Since January 1, 1980, the S&P 500 has returned about 1,820%. The Dow Jones Industrial Average has returned just more than 2,000%. Not bad by most standards. Most standards that don't include a direct comparison with M&T Bank (NYSE:MTB), that is.
Welcome to the M&T Bank moon rocket
This regional bank has returned more than 23,500% over the same period. Its performance has been absolutely explosive, leaving the broader markets and other top bank stocks in the dust.
Wells Fargo (NYSE:WFC), the most valuable bank in U.S. history, "only" returned 4,970% during the same period. US Bancorp (NYSE:USB), another of the very top banks in the U.S., managed 6,300%. That's still a staggering performance, and it pales in comparison to the run that M&T has been able to put together.
To understand exactly what has driven this monumental result, we'll break it down with these five charts.
1. The bank has gotten bigger, but not that much bigger
With this kind of stock appreciation, you'd expect the balance sheet to grow in size, as well. M&T Bank has grown substantially, but less than you may think.
M&T first grew above $10 billion in total assets in 1993, just before the bank's growth accelerated rapidly in the late 1990s. At year end 2013, the bank held more than $85 billion in total assets, a figure that has since increased to more than $97 billion as of September 30, 2014. When (and if) M&T concludes its pending merger with Hudson City Bancorp (UNKNOWN:HCBK.DL), the bank will add another $37 billion in assets overnight.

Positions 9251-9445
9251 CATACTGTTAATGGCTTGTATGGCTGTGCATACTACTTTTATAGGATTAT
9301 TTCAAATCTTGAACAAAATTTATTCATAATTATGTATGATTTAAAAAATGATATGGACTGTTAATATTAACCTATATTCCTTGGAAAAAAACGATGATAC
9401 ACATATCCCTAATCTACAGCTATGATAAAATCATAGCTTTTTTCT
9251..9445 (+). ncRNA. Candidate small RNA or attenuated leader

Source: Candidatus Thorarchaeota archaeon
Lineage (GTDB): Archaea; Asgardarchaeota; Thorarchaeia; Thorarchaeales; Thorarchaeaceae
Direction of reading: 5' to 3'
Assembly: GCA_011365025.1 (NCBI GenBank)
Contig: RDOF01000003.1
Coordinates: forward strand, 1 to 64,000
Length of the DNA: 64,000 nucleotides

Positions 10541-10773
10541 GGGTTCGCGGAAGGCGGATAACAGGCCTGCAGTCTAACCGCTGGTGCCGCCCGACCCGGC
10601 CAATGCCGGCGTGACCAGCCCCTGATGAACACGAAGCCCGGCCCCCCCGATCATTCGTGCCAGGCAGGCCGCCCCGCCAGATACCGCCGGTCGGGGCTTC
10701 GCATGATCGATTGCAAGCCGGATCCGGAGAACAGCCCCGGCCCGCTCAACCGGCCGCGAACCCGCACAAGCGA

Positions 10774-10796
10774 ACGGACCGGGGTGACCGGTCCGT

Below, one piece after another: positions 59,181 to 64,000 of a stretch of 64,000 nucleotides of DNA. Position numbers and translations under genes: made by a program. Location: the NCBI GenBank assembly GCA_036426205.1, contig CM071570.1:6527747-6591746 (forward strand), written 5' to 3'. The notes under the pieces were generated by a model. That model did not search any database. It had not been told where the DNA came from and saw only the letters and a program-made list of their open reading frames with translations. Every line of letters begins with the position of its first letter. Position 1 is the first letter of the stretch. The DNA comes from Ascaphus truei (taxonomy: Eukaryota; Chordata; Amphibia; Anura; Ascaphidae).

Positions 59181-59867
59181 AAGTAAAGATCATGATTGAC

That's tremendous growth; but as the chart below demonstrates, it's nothing in comparison to growth at other banks.
2. Profits are way up, as well, but again, less than you'd expect
Just as with growth in total assets, we should expect to see a massive growth in profits for a stock that has returned more than 23,500%. As expected, then, M&T Bank has increased profits at a truly impressive rate.
For the 12 months ending 12/31/1988 (the earliest available data courtesy of S&P Capital IQ), M&T reported $44.5 million in profits. For the year ended December 31, 2013, the bank reported profits of $1.1 billion. That's 26.5 times the annual profit reported in 1988.
However, when we again compare that growth to other top U.S. banks, M&T looks a whole lot less impressive. During the same period of time, both Wells Fargo and US Bancorp have increased profits at a far faster rate on a relative basis.
3. The markets don't value the bank at that much of a premium, either
When it comes to bank stocks, one of the most common metrics used for valuation is the price-to-book value ratio. Generally speaking, a bank that trades with a price-to-book ratio less than one is either very deeply discounted, or has significant problems on its balance sheet. Banks that trade above two times price to book are generally considered expensive, or commanding a very high premium.
M&T has traded in a relatively tight trading range in terms of price to book during the past 35 years, moving up and down with the broader industry, but never trading for a particularly large premium or particularly deep discount. Since 2010, the stock has traded between about one and 1.5 times price to book.